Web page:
When Steven and I were planning annual trip to Europe we knew we were going to be meeting his sister in Berlin, but had a week before to fill in. After visiting Anne Frank House I wanted to explore more of my Jewish heritage and managed to convince Steven that Poland would be a good place to start our trip.
In Warsaw we set off to find the area that was once the Jewish Ghetto, when we got to the area highlighted on our map it was difficult to tell what had taken place in the area. Most of the buildings were in excellent condition, and more than anything it felt like we were in a quiet suburban area with a spattering of shops and restaurants. The one striking feature here was the high brick wall that was marked as a Jewish cemetery and former ghetto wall. Being a trip to explore this side of my heritage we made way for the entrance. While we were making our way around the long wall I started thinking about the day of the week: Saturday. Normally a Saturday is just that, but as a word of advice, when you are going to visit a cemetery that happens to be the burial site of mass numbers of a particular religious group, double check you aren’t going on their day of rest. As it turned out, when we finally made it to the entrance, a Jewish cemetery is closed on Sabbath as funerals are prohibited.
Luckily all was not lost, just around the corner from the cemetery was one of the most beautiful things I have ever stumbled upon. We came across a large stone pillar set within a walled cement base. The sun was rising over the top, making it look like the peak was set ablaze. This memorial to the lives that were lost in the area, standing in its solitude in this far corner of town is something I would say is a must see. It is located on the South side of the cemetery, just outside of the Museum of the Jewish Cemetery Foundation. It is an easy stop if you are heading to the Arkadia mall just up the street, and only about a 25 minute walk to get between the two.
After taking in Warsaw, we departed for Krakow on a quick express train, booking ahead can help get you a seat, but paying the small premium to get into first class easily means an assigned seat, and possibly your own booth. Getting in touch with a travel counselor can make these bookings easy.
Arriving in Krakow, the buildings were 10-fold more colourful and detailed than anything we had seen in Warsaw. As you make your way out of the train station you will be able to tell this is a city saturated not only in history from World War II and the holocaust, but even earlier as well. On any guided tour you will hear about the history of Wawel Hill, its settlement 50 thousand years ago, how Polish leaders found the thriving community an ideal place to take up residence, and the history of Wawel Castle. These tours can also include a trip to the Krakow’s salt mine where you can take a tour underground through 3-kilometres of the mine and see the one of a kind chapels, statues, and underground lake. Among other great sights you must see are Krakow’s squares lined with restaurants, the museum which was once Oskar Schindler’s factory, and the jewellery stores with beautiful amber pieces Krakow is known for.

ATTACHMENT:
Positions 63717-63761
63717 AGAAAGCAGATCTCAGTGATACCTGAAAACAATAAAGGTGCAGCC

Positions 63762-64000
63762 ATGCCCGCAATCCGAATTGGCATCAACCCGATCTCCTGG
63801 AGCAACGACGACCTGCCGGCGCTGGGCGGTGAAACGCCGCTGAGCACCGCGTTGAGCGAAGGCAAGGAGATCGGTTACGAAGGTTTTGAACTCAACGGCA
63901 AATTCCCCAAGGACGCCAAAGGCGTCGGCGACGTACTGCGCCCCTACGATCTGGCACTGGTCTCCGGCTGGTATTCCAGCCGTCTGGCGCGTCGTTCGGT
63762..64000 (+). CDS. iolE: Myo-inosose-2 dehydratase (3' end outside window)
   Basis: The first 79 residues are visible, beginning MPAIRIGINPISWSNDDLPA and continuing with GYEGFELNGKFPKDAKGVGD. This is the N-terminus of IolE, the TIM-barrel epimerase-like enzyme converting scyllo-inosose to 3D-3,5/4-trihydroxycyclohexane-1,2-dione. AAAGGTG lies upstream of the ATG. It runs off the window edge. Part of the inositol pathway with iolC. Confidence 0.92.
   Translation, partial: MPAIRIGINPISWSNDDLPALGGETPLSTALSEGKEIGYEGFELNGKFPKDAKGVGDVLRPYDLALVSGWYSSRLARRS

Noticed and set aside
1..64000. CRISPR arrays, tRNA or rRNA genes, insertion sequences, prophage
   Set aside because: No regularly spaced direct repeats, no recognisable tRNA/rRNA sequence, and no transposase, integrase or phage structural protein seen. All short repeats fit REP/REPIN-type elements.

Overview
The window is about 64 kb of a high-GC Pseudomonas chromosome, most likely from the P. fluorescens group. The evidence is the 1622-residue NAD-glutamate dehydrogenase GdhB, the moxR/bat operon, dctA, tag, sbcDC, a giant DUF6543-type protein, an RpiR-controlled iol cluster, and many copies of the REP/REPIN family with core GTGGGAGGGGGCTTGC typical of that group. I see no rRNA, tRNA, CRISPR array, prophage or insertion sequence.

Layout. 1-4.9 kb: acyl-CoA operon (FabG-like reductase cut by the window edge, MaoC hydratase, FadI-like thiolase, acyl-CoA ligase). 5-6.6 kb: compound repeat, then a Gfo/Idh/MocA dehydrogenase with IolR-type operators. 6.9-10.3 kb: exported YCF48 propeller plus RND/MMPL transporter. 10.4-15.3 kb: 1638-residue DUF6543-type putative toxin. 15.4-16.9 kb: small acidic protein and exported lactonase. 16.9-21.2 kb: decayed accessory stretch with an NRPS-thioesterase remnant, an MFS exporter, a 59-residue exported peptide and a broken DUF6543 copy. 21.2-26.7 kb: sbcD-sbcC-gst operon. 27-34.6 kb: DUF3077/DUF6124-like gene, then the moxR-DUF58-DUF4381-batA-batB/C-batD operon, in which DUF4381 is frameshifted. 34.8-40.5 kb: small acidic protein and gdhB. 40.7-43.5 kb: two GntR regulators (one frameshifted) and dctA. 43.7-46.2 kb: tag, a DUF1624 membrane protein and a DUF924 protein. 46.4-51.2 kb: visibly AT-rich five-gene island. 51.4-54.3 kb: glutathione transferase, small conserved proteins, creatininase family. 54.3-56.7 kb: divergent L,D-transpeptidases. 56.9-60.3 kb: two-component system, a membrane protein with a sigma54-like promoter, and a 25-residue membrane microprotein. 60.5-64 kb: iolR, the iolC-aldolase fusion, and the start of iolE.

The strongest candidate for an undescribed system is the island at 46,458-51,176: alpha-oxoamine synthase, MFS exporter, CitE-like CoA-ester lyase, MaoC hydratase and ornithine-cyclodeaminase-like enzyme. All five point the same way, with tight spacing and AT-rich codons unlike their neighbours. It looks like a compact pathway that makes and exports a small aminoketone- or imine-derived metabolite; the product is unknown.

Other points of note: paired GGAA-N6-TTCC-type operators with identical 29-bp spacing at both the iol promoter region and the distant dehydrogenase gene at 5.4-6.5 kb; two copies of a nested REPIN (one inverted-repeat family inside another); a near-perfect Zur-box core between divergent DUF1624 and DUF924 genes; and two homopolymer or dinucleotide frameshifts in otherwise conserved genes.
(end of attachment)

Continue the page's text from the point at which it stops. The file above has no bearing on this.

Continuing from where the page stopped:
One of the biggest draws to Krakow is the proximity to Auschwitz and Auschwitz II/ Birkenau. You can choose to find your own way to get to these locations, or you can book one of several guided tours to make things a little easier. With all of the options available, a travel counselor can be a valuable asset to match you with the best tour suited to your needs. The tour Steven and I took started with a history lesson on the bus ride to Auschwitz to familiarize the group with what we would be experiencing. When the bus finally arrives you will be ushered into the entrance hall to be given a headset to listen to your guide through the tour and given a chance to visit a restroom before taking off on the first leg of the tour.
If you have seen any movies about the holocaust you will no doubt recognize the area you walk into outside. A path through a double layered (non-functional) electric fence is adorned with a sign reading “Arbeit macht frei.” For me the effect of standing at the entryway to this camp, actually walking in the footsteps of the prisoners, and feeling almost taunted by the words “Work will set you free” were chilling. I had seen them a thousand times before, but being there with the memory of those who had once walked this same path was surreal. After getting off of the train from their native lands (Greek Jews actually had to purchase their own tickets) prisoners would be sorted and catalogued before entering the camp.
The guide explained as we walked how prisoners were kept in the camp from 1940 on, how prisoners were sent out of the camp daily to work, and a roll call was taken at the beginning and end of each day. If there was anyone missing at the end of the day, the other prisoners would be punished. If a prisoner died while working that day, it was the duty of the others to return the body for roll call at the end of the day. We were told how prisoners with certain skills were “privileged,” for example if one could play a musical instrument they were in charge of playing music to support a calm environment for the camp.
The tour came to Block 11, the camp prison where those who broke one of the camps many rules were punished. You are brought down into a basement where you are led down a dark damp hallway barely wide enough for one person. Along the walls are a variety of cells, the most disturbing being the standing cells. Considered one of the most severe punishments, prisoners would be kept in the cell just big enough to stand up straight in for 3 days or more with minimal food and water.